Social model of disability

DEFINITION:
Social model of disability: The social model of disability is a theoretical framework that views disability as the result of society’s inability to accommodate and include individuals with impairments. It emphasizes the role of social barriers, such as prejudice, discrimination, and inaccessible environments, in creating disability, rather than seeing disability as an inherent personal trait.

FAQs:

1. What is the main principle behind the social model of disability?
The main principle of the social model of disability is that disability is not caused by an individual’s impairment but rather by societal barriers and attitudes towards those with impairments. It puts the responsibility on society to remove those barriers and promote inclusivity.

2. How is the social model of disability different from the medical model?
The social model of disability differs from the medical model, which views disability as a medical problem located within the individual. The social model shifts the focus from fixing the individual to changing society and its structures to promote greater inclusion and accessibility for all.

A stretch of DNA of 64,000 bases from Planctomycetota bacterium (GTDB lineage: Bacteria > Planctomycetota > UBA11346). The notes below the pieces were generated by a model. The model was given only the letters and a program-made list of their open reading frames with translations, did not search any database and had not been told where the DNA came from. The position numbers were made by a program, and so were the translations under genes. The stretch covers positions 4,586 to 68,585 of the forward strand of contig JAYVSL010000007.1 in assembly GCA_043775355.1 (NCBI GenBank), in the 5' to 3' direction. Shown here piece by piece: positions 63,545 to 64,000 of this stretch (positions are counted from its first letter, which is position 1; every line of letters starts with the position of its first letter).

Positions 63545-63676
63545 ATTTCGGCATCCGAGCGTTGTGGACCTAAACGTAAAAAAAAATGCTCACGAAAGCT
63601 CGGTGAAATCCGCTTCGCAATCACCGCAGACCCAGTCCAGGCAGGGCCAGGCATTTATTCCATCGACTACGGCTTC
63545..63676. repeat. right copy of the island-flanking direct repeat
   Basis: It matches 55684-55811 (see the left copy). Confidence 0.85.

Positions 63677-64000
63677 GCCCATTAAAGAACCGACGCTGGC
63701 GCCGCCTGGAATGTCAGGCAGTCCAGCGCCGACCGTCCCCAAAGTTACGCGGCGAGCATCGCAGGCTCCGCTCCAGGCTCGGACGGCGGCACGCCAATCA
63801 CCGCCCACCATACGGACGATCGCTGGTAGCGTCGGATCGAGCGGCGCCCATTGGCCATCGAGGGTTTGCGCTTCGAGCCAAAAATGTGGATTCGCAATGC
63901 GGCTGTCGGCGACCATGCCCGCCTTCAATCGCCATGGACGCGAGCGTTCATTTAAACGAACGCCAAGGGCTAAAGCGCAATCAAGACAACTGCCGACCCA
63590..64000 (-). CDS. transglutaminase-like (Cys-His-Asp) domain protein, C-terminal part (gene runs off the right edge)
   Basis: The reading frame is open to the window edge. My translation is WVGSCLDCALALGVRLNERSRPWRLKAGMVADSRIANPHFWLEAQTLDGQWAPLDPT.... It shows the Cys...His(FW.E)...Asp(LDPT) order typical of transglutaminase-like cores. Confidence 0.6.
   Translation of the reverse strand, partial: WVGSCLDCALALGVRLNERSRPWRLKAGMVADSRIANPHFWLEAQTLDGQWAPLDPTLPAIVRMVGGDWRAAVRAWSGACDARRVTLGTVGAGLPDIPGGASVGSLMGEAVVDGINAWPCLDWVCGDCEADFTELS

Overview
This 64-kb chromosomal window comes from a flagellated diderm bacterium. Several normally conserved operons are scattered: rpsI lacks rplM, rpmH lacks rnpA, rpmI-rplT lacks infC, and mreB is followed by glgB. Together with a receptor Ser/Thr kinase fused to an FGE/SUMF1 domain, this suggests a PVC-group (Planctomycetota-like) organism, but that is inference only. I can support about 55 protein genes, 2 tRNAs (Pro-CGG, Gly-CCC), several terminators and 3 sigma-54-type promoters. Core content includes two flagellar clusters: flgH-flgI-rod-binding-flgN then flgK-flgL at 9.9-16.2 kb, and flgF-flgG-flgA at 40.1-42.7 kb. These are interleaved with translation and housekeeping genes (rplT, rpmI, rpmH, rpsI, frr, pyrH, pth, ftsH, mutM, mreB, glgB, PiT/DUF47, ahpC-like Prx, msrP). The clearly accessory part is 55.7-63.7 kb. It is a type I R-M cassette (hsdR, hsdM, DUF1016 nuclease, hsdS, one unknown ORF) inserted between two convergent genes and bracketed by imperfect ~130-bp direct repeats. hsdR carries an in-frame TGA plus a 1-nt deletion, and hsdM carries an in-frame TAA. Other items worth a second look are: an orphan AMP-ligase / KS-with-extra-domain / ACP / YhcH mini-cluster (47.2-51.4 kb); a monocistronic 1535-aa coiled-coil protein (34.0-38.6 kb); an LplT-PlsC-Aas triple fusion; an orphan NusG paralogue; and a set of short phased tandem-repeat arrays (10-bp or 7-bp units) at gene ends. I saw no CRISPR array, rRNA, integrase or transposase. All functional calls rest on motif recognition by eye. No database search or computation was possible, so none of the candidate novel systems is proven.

3. Does the social model of disability deny the existence of impairments?
No, the social model of disability does not deny the existence of impairments. It recognizes that impairments exist but argues that disability is a result of societal barriers. The social model seeks to challenge and remove those barriers to empower individuals with impairments.

4. What are some examples of social barriers mentioned in the social model of disability?
Examples of social barriers include physical barriers like lack of wheelchair ramps or accessible transportation, attitudinal barriers like stereotypes and discrimination faced by people with disabilities, and institutional barriers like inaccessible websites or employment practices that discriminate against individuals with disabilities.

5. How does the social model of disability promote inclusivity?
The social model of disability promotes inclusivity by advocating for changes within society to ensure equal participation and access for individuals with disabilities. It encourages the adaptation of physical environments, the elimination of discrimination and prejudice, and the implementation of inclusive policies and practices across all aspects of life.